Quantcast

Beyond Information Warfare: Winn Schwartau on Attack Mindset Methodology

Winn Schwartau Distinguished security specialist Winn Schwartau delivers an engaging talk at DerbyCon, covering the issues of technology being exploited and weaponized.

Hi! How many guys are actually hacking here? We’re going to talk about some issues that really got me crazy in the last couple of years – thanks to RenderMan back there, it’s his fault. We’re defending against hacks; that’s why we’re still stuck and so screwed. And why are we screwed? Does anybody think that we’ve got all the security shit done really working well?

Some retrospection

Some retrospection

Back then, a number of years ago I wrote a book. It’s called Information Warfare and was published in 1991 or something. A couple of days after it came out the FBI and CIA are at my door, going: “Where did you learn all of this stuff? It’s all classified.” I never had a clearance, don’t want a clearance, and I didn’t really understand the question. How could this be classified if I thought of it?

I got into a lot of trouble with the feds. The Brits decided to ban the book and realized after six weeks that it was not a successful strategy. And Information Warfare was about attack mindset methodology, in front of Congress and all that stuff. Back in the day they would say: “Why would the bad guys ever want to use the Internet?” That was the police system when I got involved in all that crap way back. I don’t believe that mindset has changed very much. Have we done a really awesome job with security in the last 20 years? Show your hands. Any vendors? Show your hands!

Way back when we were talking about the issues that hackers were vilified and all the crap back in the day, and people didn’t listen. People did not understand and did not want to believe anything that we were saying. The concept of cyber terrorism back in 1988 was: “What the fuck? What are you talking about? Are you nuts?” And I, seriously, for many years was wondering that where we are today was never going to come to pass.

I got into a lot of trouble with the feds.

Unfortunately, I was right about too many things. It was almost like a science fiction-ish thing in many people’s minds. And in my mind I had a great deal of doubt as well, because I was so disgusted with the state of the security industry, and vendors doing their bullshit. If there are any vendors in the room, I’m sorry, I’m a vendor too – and hopefully I don’t whine much. But some of the vendors out there are like: “Damn, come on, let’s get real!”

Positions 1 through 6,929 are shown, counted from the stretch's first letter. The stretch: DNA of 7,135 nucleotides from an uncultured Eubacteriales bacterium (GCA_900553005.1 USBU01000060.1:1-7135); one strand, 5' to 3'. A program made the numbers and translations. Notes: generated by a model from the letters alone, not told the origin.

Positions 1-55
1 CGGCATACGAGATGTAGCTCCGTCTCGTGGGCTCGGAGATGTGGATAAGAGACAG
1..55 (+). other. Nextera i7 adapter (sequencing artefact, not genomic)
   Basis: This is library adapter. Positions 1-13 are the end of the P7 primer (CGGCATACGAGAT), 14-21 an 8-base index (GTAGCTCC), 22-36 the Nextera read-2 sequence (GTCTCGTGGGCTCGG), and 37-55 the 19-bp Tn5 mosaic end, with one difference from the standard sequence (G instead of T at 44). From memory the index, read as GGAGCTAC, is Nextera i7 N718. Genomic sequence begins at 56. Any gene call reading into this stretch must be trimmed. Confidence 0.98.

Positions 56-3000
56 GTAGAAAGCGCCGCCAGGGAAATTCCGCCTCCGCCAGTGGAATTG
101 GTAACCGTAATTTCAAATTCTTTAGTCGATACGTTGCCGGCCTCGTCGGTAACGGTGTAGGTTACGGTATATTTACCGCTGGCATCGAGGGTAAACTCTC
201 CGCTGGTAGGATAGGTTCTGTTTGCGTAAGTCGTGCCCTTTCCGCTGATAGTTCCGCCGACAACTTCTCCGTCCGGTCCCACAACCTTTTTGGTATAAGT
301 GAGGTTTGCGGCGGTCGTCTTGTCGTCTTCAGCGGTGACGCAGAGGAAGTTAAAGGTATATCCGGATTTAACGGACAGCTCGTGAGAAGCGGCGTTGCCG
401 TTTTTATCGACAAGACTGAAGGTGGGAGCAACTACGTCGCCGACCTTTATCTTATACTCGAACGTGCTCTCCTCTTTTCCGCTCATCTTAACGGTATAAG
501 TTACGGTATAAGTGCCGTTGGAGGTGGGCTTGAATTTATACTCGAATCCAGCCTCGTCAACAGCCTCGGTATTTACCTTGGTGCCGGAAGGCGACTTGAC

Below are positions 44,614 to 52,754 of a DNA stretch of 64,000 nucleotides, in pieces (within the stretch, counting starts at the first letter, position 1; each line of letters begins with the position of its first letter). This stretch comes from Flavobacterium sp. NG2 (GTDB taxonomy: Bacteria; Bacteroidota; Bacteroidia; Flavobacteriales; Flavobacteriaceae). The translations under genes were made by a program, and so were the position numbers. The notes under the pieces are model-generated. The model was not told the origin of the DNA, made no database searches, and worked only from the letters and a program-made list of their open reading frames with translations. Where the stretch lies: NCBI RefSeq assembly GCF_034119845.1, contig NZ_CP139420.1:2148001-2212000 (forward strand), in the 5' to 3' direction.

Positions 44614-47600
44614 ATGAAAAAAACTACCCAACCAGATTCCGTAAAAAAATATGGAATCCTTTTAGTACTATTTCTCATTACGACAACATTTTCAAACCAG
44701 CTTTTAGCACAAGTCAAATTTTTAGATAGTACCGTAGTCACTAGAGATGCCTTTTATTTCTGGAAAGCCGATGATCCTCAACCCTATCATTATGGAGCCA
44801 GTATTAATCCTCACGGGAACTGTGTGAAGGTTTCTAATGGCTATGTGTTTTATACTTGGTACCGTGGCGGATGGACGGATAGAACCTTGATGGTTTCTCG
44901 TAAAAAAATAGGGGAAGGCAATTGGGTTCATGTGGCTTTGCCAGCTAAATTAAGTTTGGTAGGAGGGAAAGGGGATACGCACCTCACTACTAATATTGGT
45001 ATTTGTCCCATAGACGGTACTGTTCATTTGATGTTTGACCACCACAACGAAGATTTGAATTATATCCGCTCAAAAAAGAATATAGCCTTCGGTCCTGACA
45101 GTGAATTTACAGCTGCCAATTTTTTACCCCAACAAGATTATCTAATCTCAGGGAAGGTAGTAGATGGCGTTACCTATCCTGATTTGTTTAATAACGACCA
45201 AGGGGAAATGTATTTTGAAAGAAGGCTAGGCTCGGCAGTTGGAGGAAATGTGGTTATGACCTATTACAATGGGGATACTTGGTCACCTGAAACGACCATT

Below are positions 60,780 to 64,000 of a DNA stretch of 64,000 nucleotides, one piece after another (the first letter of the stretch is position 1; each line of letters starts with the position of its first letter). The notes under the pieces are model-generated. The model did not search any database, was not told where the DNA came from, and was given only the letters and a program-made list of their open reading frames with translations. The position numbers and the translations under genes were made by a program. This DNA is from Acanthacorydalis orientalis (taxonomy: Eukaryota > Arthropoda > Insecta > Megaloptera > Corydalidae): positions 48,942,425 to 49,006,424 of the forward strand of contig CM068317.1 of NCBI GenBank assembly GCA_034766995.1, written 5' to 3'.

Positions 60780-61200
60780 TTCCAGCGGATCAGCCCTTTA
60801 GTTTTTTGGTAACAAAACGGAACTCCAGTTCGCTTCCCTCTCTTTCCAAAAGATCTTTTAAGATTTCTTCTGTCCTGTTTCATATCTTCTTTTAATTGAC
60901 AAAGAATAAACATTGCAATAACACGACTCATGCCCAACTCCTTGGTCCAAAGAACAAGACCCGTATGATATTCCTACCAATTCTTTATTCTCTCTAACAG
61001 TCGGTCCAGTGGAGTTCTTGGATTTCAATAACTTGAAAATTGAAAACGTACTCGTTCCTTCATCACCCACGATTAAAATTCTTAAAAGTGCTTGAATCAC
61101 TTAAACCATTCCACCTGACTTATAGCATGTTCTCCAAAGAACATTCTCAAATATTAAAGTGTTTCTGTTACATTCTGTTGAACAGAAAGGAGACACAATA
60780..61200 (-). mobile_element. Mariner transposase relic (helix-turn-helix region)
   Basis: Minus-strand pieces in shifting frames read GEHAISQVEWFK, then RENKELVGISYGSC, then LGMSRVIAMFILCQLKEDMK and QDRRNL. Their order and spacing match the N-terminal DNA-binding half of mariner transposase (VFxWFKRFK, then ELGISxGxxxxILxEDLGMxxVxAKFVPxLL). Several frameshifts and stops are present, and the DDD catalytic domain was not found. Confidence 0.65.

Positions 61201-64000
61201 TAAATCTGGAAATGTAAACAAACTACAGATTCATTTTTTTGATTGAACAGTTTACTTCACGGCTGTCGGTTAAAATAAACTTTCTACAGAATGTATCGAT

Predictions that came true

Predictions that came true

Some of these predictions (see right-hand image) have come true over the years. Some of the stuff I talked about: malware – I said it could be a form of war. “No, it’s not, Schwartau, you’re crazy.” Alright. Chipping – back in those days I made a hypothesis that we’re going to end up with third-party source silicone with built-in malware. “Schwartau, you’re out of your mind, Intel would never do that to us; you’re missing the point here.” And now finally there is some national awareness on the DOD level that chipping, or embedded hostile silicone, whatever term you want to use, is actually real.

We’re going to talk about HERF and EMP a little bit. Back in 1994-1995 I did for WarCon in DC; we set off a 1 terawatt EMP weapon, right next to the National airport. It was really cool. This was all off-the-shelf terrorist-level technology that I was interested in some 20 years ago, and how this technology was going to be adapted in the coming years.

Some of the global things back in those early days – in 1996 I was trying to say: “This stuff is a national security asset; information and economy and all these things,” and everybody said: “Bullshit, it’s not real, it’s not going to ever happen.” And we chose ignorance and arrogance and apathy road, routes, especially to Washington. And I guess some of you still go through bosses who don’t believe this stuff. There’s a few of you who have it like: “We’re not going to bother with this.” That is, obviously, from a paranoid hacker security mindset; absolutely not true.

We’re trying to move that forward somewhat, and even in the military it’s really the same. What about all the stuff that’s pre-kinetic? And I’ve always been interested in the pre-kinetic effects of things, because everything that’s going on beforehand has always been of big interest to me.

The will does matter

The will does matter

The argument has been “Using the will”, it’s been about capability; growing up is really what I was talking about. What are capabilities? At that point, in the early 90s, it was kind of us, pretty much alone, the US, but there were a lot of capabilities being developed. And it became a psychological mindset: “Are we willing, or the bad guys will be asymmetric?” And my argument was, and still is: “Yeah, they’re going to go asymmetric, because they don’t give a shit. They don’t care. Their beliefs, their culture, whatever their religion is, and all kinds of things that we see, are vastly different than us.” We cannot go by typical type of symmetric warfare mindset. It is going to be asymmetric and we’ve certainly seen this going on more and more over the years, and what just happened with that mall in Kenya – it’s like “Damn, it’s really getting insane out there!”
 

Read next: Beyond Information Warfare 2: Fortress Mentality That Doesn’t Work

Like This Article? Let Others Know!
Related Articles:

Leave a comment:

Your email address will not be published. Required fields are marked *

Comment via Facebook: